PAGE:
CBS2: CAIR-Chicago Calls Out Double Standards After Shootings

CHICAGO (CBS) — President Barack Obama’s Oval Office address vowing to defeat the Islamic State, and encouraging the nation to treat all Muslims fairly came as welcome words to many in Chicago. In this Original Report, a Muslim woman and Chicago native talked to CBS 2’s Mai Martinez about the impact of negative public perception of her religion, because of the Islamic State terrorists.

Born and raised in Chicago, Fatima Ahmed never imagined the challenges she’d face decades later as a 24-year-old Muslim woman.

“I guess I really didn’t see myself as being different from anyone else,” she said.

But in a time when ISIS is terrorizing the world, Ahmed and other Muslims have found themselves wrongly associated with the extremist group, simply because of its self-association with Islam.

“I get judged for the way that I look, and the way that I dress,” she said. “Once I was told I look like the devil. … I don’t really feel safe anymore leaving home.”

That was especially true following the terrorist attack on Paris last month.

“From my own personal experience, as well as really close friends of mine, we were terrified to leave the next morning. I don’t think I’ve ever felt that way,” Ahmed said.

That fear grows with every ISIS-linked incident, including the shooting massacre in San Bernardino, California last week.

When she heard about the shooting suspects, Ahmed said, “The first thought that went through my head was ‘please don’t let his name be a Muslim name.”

And when it turned out the shooters were identified as Syed Rizwan Farook and his wife, Tafsheen Malik, Ahmed said she knew she would automatically associated with them and their actions.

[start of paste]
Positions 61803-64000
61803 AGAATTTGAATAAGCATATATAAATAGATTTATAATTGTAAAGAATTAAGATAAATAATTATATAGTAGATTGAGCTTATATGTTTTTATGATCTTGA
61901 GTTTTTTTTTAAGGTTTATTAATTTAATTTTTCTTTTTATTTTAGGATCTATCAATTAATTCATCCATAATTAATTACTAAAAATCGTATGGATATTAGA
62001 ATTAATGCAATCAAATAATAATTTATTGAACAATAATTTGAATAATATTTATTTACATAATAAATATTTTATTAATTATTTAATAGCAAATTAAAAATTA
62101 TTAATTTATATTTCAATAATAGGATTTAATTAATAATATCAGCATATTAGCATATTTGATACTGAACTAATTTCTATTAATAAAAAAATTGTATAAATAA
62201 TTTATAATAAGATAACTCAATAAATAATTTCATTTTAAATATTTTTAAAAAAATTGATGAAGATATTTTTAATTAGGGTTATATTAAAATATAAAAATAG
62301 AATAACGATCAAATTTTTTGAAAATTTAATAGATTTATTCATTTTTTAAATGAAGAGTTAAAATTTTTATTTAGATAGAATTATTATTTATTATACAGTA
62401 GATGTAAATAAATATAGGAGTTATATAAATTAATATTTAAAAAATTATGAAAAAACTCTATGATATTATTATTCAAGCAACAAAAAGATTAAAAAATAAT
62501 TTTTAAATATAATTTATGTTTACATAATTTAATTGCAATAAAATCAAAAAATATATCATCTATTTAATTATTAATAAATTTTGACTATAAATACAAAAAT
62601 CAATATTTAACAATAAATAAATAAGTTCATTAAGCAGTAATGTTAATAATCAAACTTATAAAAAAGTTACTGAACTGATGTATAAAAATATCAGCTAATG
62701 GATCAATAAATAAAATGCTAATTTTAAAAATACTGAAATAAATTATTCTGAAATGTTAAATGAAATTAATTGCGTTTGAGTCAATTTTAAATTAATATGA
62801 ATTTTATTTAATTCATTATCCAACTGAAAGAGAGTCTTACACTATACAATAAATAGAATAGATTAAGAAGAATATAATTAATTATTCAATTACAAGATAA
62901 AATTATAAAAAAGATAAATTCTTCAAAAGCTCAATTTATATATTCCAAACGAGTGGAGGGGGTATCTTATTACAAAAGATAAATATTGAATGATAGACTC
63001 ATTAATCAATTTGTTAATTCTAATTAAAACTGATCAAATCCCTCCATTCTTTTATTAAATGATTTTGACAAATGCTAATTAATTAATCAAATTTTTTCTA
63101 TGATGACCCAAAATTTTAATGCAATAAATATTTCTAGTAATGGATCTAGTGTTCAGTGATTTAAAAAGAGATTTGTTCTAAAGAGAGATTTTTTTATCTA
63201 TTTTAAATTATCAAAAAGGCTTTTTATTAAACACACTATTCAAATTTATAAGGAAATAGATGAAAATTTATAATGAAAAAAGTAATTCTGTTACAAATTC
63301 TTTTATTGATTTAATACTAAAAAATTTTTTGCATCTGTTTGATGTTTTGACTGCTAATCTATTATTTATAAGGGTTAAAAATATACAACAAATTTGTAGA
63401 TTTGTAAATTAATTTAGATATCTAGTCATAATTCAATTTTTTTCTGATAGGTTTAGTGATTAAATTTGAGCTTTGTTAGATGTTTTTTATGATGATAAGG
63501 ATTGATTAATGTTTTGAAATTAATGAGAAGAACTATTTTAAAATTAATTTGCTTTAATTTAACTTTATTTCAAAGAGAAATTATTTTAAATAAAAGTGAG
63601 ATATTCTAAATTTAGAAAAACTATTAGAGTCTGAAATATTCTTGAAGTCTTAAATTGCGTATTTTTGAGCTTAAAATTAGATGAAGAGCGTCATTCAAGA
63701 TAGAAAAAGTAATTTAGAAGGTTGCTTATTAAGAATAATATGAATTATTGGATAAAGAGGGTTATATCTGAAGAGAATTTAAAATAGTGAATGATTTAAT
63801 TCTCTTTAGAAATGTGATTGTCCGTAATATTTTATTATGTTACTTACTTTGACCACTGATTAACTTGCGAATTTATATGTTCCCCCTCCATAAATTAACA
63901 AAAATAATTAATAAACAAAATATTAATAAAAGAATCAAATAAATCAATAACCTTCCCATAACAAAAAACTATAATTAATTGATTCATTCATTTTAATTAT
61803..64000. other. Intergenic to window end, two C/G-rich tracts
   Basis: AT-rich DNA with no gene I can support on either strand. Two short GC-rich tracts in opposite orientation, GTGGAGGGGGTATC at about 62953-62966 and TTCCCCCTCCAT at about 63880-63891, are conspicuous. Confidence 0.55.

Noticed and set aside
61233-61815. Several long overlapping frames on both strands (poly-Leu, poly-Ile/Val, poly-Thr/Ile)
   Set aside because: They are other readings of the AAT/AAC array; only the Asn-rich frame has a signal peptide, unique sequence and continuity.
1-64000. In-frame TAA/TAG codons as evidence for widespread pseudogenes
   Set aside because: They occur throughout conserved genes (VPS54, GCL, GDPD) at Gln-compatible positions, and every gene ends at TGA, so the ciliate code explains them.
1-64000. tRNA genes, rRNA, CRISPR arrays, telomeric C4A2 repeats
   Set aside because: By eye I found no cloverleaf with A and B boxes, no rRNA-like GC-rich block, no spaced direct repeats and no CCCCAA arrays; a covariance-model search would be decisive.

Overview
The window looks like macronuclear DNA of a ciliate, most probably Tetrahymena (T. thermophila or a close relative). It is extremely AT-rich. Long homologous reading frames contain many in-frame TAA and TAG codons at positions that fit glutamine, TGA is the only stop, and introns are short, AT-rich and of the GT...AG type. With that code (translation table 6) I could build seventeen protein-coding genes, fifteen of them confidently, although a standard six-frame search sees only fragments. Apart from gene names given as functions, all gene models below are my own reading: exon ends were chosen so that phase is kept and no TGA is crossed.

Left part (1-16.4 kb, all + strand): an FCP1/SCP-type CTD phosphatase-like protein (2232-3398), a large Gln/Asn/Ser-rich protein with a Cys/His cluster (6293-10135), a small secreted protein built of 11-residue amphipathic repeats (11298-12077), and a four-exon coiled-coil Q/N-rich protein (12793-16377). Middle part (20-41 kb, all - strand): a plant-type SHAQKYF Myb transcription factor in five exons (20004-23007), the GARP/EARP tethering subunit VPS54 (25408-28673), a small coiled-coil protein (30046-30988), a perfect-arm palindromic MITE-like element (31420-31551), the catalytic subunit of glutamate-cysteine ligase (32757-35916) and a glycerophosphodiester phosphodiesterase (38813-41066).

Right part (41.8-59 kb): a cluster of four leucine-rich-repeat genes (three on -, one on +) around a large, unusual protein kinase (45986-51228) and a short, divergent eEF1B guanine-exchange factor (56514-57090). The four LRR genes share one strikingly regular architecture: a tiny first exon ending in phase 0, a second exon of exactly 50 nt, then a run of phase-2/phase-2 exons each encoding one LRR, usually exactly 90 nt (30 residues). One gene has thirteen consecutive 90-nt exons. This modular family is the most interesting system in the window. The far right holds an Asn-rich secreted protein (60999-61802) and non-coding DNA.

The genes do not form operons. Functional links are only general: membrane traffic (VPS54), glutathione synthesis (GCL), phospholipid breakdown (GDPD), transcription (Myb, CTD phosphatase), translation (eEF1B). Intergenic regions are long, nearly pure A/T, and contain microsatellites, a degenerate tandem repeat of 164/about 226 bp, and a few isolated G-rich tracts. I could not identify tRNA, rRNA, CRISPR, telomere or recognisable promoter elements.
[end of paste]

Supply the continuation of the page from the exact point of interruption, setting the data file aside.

Renner Larson, who works with Ahmed at the Council on American-Islamic Relations, said it pains him that she and other Muslims are automatically associated with ISIS.

“Last week, when a guy that looked like me with a name like mine walked into a Planned Parenthood and started shooting, nobody judged me for his actions, and that’s a double standard,” Larson said.

Ahmed said she “absolutely” believes some people look at her and see only a terrorist or potential terrorist, because of what’s going on in the world.

She choked back tears, unable to answer, when asked what it’s like living with that day in and day out.

Ahmed said the way to bridge the divide and overcome the fear is to educate each other. She suggested simply walking up to someone greeting them, and seeing where the conversation goes.

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